GOD’S NAME? Why do some people pronounce God’s name as Yahweh and others say Jehovah?
Answer by John Mackay
In a nutshell, it has to do with three things: 1) Y do we have J? i.e. what is the history of the letter J in the English language. 2) The Jews fear of pronouncing God’s name in vain, and 3) What happens to all languages with use through time?
Say It Again?
To explain the first point, you need only think of Händel’s Hallelujah chorus. You didn’t notice? Read the words again – Hallelujah, hallelujah, hallelujah. Do you notice the letter J is pronounced as a Y? No one says Hallelu- JAR. Everyone says Hallelu- YAH!
What Did You Say?
Part of this problem is that history records that from several hundred BC, Jewish people became so phobic about breaking the commandment on using the Lord’s name in vain, that they simple stopped pronouncing it. One present day result is that it’s rather difficult to be dogmatic about how to pronounce what is called the “Tetragrammaton”, which is the group of 4 Hebrew consonants giving the revealed name of God. These 4 letters were traditionally translated into English as Lord, or if pronounced, usually came out as JEHOVAH. There are other Hebrew words that are also translated with the word Lord, such as Adonai. However this Adonai Lord is not a name – it is a position, as in the Lord of the Manor. A simple way to distinguish them was developed. The King James Version used the printed text Lord as the name, to distinguish it from the position Lord (Adonai)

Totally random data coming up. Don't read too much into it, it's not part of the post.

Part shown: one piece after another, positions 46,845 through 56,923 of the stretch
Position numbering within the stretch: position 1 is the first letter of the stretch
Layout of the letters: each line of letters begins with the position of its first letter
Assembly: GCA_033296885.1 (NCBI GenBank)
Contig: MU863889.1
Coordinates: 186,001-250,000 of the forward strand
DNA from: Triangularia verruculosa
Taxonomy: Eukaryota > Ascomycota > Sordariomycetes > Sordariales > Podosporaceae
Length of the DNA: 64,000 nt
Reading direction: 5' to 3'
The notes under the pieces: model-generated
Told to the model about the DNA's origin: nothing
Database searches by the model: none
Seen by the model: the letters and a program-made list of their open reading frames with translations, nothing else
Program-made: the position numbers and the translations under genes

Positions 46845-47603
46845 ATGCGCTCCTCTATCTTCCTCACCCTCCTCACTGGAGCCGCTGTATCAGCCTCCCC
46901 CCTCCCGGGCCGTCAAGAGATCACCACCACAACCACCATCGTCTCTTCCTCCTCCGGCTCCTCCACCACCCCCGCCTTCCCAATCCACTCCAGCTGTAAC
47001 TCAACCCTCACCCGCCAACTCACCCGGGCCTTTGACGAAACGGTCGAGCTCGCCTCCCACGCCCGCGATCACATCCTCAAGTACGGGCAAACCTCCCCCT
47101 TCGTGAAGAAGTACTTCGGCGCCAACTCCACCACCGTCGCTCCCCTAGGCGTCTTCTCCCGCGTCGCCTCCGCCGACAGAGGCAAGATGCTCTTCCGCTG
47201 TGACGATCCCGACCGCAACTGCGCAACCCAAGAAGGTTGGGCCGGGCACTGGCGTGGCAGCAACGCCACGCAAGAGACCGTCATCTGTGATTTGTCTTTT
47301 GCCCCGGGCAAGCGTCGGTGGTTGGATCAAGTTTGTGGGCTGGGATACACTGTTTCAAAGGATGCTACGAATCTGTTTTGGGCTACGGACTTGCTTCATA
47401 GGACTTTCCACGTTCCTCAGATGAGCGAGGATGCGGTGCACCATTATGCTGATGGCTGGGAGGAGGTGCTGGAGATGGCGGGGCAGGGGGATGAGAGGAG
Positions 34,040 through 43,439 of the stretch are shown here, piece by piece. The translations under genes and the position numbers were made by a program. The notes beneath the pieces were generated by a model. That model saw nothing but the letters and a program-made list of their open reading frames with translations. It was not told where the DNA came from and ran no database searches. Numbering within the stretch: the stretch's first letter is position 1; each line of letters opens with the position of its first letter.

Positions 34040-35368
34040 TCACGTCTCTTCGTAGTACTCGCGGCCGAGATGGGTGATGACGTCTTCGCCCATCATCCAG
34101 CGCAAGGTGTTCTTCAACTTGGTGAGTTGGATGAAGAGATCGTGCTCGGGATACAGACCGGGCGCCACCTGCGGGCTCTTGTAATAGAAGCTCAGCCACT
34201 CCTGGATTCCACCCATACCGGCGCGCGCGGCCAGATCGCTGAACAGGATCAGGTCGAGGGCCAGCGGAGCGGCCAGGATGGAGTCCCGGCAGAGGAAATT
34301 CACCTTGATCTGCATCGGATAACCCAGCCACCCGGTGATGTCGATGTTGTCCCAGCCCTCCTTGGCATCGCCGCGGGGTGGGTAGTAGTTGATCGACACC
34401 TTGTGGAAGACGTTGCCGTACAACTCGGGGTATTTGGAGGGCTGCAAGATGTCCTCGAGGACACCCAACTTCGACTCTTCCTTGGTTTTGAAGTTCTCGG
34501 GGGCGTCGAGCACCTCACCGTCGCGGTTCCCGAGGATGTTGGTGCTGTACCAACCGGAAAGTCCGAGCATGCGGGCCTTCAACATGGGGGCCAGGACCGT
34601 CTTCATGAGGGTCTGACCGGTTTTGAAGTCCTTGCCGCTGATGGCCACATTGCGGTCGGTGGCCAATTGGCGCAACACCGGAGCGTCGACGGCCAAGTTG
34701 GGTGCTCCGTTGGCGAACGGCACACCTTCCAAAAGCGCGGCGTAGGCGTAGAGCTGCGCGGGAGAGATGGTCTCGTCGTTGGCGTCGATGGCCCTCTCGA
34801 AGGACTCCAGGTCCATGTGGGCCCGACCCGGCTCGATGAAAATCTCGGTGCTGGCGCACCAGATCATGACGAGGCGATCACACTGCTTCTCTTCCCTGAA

As to the pronunciation of the Tetragrammaton – that is what this question is all about.
U Got Problem Vowels?
Since the Hebrew language used consonants (e.g. t, b) but did not originally use written vowels (e.g. a, e) we may have to guess which vowels were used originally. For those who can’t appreciate this last comment, perhaps a simple and more modern illustration.